So if you're looking for your next fun YA read, do yourself a favor and pick up both books in the Secret Affinity series (and check out the prequel short while you're at it - it's only a few pages long but adds richness and depth to the grandmother character). I'm certainly glad I did, and I can't wait for Book 3!

ABOUT THE AUTHOR

Melissa MacVicar has lived most of her life on Nantucket Island. A true native, she’s able to trace her ancestry back to the island’s first settlers. After attending The Pingree School, she went on to graduate from Franklin and Marshall College with a degree in English. She also received a master’s degree from Boston University School of Social Work. When she turned forty, Melissa decided to renew her adolescent passion for fiction writing. Having once thought writing a novel to be an impossible dream, she’s proud to be achieving her childhood ambition.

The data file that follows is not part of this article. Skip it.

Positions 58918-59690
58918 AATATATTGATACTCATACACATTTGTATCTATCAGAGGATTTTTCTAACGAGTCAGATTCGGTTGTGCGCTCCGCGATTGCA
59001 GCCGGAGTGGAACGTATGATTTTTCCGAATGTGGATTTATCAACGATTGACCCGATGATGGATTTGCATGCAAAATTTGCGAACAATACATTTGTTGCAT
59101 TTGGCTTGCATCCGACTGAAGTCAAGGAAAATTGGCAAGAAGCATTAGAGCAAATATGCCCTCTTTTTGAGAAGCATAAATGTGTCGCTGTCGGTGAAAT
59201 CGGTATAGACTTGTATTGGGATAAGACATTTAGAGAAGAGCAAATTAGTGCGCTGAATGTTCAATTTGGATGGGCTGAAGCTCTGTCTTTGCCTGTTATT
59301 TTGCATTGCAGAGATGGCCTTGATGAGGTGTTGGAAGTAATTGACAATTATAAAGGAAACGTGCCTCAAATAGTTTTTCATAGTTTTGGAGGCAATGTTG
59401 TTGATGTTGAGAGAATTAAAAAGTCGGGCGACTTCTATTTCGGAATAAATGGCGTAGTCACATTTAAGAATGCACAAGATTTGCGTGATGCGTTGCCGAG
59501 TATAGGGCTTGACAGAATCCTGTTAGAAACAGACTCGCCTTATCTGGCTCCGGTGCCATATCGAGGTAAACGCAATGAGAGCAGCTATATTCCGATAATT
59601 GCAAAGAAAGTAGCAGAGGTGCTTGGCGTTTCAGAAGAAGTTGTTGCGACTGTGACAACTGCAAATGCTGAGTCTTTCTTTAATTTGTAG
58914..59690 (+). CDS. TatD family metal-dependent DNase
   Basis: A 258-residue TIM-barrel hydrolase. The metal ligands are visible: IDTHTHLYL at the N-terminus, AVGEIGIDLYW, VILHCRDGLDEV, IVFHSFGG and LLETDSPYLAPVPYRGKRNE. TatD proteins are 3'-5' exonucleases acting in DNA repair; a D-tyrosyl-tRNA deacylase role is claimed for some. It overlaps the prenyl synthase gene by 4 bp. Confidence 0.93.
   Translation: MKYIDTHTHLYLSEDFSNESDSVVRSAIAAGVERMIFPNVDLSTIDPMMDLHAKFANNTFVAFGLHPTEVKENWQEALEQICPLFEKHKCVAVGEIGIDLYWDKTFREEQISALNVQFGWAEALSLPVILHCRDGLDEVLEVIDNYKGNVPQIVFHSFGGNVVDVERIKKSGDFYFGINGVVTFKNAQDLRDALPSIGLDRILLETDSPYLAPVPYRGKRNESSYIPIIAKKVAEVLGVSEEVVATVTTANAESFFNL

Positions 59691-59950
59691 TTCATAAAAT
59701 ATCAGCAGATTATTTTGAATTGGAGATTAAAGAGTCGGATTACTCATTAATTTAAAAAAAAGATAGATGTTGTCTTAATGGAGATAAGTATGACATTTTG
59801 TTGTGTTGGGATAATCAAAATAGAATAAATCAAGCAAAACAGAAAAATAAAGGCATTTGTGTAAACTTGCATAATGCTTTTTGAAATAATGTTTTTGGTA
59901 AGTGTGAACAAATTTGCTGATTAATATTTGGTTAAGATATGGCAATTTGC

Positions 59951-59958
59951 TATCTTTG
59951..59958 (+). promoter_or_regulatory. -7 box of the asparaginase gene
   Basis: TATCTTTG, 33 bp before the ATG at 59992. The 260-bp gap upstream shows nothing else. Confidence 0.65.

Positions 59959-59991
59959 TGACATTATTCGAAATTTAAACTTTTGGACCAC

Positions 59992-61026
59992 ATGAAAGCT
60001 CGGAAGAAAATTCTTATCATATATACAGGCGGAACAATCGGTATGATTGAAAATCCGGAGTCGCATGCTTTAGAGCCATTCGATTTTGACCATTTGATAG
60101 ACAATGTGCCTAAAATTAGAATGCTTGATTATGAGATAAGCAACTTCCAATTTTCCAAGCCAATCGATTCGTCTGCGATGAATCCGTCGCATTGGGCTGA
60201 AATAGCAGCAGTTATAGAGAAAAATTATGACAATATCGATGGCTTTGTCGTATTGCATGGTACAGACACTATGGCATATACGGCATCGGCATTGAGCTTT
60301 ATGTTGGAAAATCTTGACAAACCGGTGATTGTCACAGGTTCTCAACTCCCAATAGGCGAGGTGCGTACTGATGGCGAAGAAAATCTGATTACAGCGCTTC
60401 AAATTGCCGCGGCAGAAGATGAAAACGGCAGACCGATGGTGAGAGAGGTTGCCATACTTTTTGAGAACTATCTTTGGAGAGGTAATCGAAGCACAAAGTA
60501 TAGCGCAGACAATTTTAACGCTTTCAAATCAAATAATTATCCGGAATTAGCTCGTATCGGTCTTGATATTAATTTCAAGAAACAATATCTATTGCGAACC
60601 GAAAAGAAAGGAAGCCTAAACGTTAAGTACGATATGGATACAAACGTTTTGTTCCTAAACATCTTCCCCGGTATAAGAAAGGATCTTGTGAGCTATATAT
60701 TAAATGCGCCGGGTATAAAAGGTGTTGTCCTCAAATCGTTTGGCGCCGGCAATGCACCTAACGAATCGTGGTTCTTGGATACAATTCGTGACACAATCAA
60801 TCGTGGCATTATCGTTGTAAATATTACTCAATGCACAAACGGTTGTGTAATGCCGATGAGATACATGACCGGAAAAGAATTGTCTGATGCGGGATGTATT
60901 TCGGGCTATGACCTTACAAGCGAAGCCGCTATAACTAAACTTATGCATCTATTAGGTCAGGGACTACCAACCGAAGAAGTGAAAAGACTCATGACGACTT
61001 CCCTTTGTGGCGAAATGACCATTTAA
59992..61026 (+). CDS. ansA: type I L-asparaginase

Melissa currently lives with her husband and two children on Nantucket where she teaches 7th grade Writing Composition. When she isn’t teaching, parenting, and writing, Melissa enjoys running, eating expensive chocolate, and watching her beloved Patriots. 


Monday, October 27, 2014

REVIEW: Ever Near / Melissa MacVicar


To celebrate Halloween, I'm dedicating this week to Melissa MacVicar, author of ghostly YA paranormal tales about haunted homes and ancient rituals. First up: A review of MacVicar's debut novel, Ever Near (Secret Affinity, #1).

TITLE: Ever Near (Secret Affinity, #1)
AUTHOR: Melissa MacVicar
PUBLISHER: Red Adept Publishing
AVAILABILITY: Amazon (e-book, paperback, and audiobook)




GENRE

Young Adult - Paranormal

REVIEW

Fellow Red Adept author here. Bought 'n' paid for this book myself because I wanted to, and this review represents my honest opinions.